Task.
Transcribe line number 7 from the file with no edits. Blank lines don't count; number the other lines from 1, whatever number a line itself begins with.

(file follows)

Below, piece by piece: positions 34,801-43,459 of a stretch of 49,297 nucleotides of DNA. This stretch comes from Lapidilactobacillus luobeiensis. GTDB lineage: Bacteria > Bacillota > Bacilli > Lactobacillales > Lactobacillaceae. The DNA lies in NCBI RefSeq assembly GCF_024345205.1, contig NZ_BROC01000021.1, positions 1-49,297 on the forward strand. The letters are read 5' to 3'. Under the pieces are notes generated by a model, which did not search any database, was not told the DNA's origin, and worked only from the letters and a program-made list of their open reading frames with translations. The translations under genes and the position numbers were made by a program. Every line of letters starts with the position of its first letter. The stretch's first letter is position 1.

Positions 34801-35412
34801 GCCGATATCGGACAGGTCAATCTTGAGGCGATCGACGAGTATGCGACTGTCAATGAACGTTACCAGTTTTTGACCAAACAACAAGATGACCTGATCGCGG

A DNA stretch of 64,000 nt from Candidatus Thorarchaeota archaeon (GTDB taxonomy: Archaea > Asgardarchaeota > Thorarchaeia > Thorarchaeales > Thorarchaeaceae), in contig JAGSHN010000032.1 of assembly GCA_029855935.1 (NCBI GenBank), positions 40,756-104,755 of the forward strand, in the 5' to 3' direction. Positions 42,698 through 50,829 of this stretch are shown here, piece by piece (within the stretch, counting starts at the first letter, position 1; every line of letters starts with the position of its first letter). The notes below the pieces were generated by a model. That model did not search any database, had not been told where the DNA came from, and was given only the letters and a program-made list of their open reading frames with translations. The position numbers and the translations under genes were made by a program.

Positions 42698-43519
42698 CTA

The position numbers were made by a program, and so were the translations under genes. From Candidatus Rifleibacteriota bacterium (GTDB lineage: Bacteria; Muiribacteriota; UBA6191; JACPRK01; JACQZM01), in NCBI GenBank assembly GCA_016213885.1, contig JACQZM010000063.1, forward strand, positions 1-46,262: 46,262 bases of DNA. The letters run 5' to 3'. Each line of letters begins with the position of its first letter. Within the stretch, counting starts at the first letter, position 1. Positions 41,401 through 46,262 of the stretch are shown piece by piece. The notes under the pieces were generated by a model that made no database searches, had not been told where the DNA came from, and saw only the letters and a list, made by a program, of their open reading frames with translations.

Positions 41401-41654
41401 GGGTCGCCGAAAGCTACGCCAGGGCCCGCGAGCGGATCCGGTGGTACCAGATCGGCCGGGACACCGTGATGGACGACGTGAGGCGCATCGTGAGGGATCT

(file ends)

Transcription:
The position numbers were made by a program, and so were the translations under genes. From Candidatus Rifleibacteriota bacterium (GTDB lineage: Bacteria; Muiribacteriota; UBA6191; JACPRK01; JACQZM01), in NCBI GenBank assembly GCA_016213885.1, contig JACQZM010000063.1, forward strand, positions 1-46,262: 46,262 bases of DNA. The letters run 5' to 3'. Each line of letters begins with the position of its first letter. Within the stretch, counting starts at the first letter, position 1. Positions 41,401 through 46,262 of the stretch are shown piece by piece. The notes under the pieces were generated by a model that made no database searches, had not been told where the DNA came from, and saw only the letters and a list, made by a program, of their open reading frames with translations.